Convocation spotlight on…

Names: Ron Papineau (right) and Lucien “Blacky” Albert (left)
Position: Ron is Supervisor, Moving and Signage; Blacky is Lead Hand, Furniture Crew
Department: Maintenance Services

How long have you worked on Convocation?

Ron: I started working at Carleton 26 years ago and have worked on Convocation almost every one of these years.

Blacky: I retire this July after 38 years at Carleton–I have worked at every Convocation except one (last year when I was moving).

What are your functions before or during Convocation and why are they important?

Ron: I order all the necessary equipment and do the work schedules so everything is ready for the ceremonies. First on my list is to make sure that the air conditioning is ready the Friday before the first ceremony and check the system the following Monday. Then I schedule the setup of the stage, chairs, sound and lighting. In addition to handling all of this work, the crews spend the day before, during and after each ceremony picking up garbage, tidying things up, directing visitors to the right locations and seeing to the last minute details that need attention.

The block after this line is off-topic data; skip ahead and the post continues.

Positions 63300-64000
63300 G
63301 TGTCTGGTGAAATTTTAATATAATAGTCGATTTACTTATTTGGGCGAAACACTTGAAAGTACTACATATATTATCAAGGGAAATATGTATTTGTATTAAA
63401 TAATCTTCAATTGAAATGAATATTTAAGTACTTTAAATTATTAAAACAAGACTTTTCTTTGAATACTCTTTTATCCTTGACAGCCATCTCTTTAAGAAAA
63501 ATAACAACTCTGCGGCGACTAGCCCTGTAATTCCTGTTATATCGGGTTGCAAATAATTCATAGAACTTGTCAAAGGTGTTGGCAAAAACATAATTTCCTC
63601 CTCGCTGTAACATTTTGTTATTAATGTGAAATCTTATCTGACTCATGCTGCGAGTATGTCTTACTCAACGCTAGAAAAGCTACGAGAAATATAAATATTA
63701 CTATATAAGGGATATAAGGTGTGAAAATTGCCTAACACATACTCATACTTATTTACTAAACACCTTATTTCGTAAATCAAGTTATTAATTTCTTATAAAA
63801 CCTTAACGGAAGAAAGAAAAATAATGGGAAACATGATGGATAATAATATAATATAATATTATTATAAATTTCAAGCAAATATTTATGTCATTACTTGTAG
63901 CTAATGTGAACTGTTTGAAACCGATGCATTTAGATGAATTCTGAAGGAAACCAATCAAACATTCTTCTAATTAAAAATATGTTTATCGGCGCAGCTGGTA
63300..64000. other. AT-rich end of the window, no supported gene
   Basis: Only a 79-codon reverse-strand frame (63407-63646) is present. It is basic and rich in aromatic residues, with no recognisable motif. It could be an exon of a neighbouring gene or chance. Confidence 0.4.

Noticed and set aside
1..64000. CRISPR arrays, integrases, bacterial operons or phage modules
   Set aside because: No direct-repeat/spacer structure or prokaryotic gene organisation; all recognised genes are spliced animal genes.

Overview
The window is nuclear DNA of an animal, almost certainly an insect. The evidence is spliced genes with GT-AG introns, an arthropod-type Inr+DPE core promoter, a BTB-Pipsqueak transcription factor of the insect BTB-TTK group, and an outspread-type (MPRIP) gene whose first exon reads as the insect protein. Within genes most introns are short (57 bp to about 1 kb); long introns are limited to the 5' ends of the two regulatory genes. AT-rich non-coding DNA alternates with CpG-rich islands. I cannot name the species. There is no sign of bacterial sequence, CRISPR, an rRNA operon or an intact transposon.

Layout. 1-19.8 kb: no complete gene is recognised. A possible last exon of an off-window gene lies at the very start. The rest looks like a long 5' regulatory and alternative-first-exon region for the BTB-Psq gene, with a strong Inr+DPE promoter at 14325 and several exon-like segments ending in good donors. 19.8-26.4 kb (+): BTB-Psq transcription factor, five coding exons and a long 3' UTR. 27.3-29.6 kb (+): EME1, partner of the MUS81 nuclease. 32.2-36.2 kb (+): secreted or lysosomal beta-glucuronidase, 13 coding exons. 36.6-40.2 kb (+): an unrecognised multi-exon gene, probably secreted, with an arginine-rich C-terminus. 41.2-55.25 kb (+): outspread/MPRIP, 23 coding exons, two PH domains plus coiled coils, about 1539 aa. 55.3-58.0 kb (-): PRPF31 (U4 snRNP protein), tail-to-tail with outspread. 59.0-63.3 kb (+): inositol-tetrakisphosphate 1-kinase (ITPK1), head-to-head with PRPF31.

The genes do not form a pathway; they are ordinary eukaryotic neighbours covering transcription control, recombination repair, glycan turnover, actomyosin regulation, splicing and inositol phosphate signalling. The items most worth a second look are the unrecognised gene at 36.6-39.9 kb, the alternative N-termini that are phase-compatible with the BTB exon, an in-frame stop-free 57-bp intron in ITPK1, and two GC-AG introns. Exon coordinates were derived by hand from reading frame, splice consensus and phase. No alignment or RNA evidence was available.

Our crew always seems to go the extra mile to make sure that everything is tested and ready for the first ceremony–without their help it would be almost impossible to be ready for Convocation on time.

Blacky: I have to make sure that all the materials are ready and in place for each ceremony. This means everything from the chairs for the students and the Chancellor to having the podium on the stage, filling water coolers and making sure that the diplomas are delivered to the Fieldhouse on time. We always make sure that we have extra staff around once Convocation starts so that the ceremonies run smoothly.

What is it about working on Convocation that inspires you?

Ron: It is the sense of accomplishment I feel. I get to meet and know quite a few students and year after year, I see them graduate. In some little way I like to think that I helped them.

Blacky: Convocation is a special day for students and for us–and when it goes well, our crew is happy and so are the graduates. I also enjoy seeing people that I know–students who have worked with us and other Carleton staff that I know personally–walk across the stage. I feel a sense of camaraderie.

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